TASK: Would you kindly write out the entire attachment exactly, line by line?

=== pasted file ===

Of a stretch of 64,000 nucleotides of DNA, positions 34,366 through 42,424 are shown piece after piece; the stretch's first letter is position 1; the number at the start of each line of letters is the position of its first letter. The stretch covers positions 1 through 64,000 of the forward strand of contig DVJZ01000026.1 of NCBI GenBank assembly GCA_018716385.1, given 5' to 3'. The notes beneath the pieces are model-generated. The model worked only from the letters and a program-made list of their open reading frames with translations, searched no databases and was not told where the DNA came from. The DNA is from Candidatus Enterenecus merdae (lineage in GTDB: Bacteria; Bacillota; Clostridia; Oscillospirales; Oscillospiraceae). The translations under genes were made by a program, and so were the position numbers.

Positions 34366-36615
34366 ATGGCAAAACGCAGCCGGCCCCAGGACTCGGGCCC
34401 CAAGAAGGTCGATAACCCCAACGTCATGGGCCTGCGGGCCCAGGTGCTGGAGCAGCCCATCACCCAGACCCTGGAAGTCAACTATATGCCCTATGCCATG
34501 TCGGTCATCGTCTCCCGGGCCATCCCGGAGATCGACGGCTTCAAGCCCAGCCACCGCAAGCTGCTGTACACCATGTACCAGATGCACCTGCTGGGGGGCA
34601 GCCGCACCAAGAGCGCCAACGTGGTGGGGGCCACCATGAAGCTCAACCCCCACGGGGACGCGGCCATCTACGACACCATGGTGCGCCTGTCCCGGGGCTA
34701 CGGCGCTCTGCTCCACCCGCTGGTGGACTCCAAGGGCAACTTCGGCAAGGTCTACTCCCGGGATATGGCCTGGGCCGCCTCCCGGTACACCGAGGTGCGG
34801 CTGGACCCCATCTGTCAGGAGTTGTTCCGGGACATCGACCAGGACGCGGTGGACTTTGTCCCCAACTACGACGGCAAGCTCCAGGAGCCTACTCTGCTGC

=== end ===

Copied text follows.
Of a stretch of 64,000 nucleotides of DNA, positions 34,366 through 42,424 are shown piece after piece; the stretch's first letter is position 1; the number at the start of each line of letters is the position of its first letter. The stretch covers positions 1 through 64,000 of the forward strand of contig DVJZ01000026.1 of NCBI GenBank assembly GCA_018716385.1, given 5' to 3'. The notes beneath the pieces are model-generated. The model worked only from the letters and a program-made list of their open reading frames with translations, searched no databases and was not told where the DNA came from. The DNA is from Candidatus Enterenecus merdae (lineage in GTDB: Bacteria; Bacillota; Clostridia; Oscillospirales; Oscillospiraceae). The translations under genes were made by a program, and so were the position numbers.

Positions 34366-36615
34366 ATGGCAAAACGCAGCCGGCCCCAGGACTCGGGCCC
34401 CAAGAAGGTCGATAACCCCAACGTCATGGGCCTGCGGGCCCAGGTGCTGGAGCAGCCCATCACCCAGACCCTGGAAGTCAACTATATGCCCTATGCCATG
34501 TCGGTCATCGTCTCCCGGGCCATCCCGGAGATCGACGGCTTCAAGCCCAGCCACCGCAAGCTGCTGTACACCATGTACCAGATGCACCTGCTGGGGGGCA
34601 GCCGCACCAAGAGCGCCAACGTGGTGGGGGCCACCATGAAGCTCAACCCCCACGGGGACGCGGCCATCTACGACACCATGGTGCGCCTGTCCCGGGGCTA
34701 CGGCGCTCTGCTCCACCCGCTGGTGGACTCCAAGGGCAACTTCGGCAAGGTCTACTCCCGGGATATGGCCTGGGCCGCCTCCCGGTACACCGAGGTGCGG
34801 CTGGACCCCATCTGTCAGGAGTTGTTCCGGGACATCGACCAGGACGCGGTGGACTTTGTCCCCAACTACGACGGCAAGCTCCAGGAGCCTACTCTGCTGC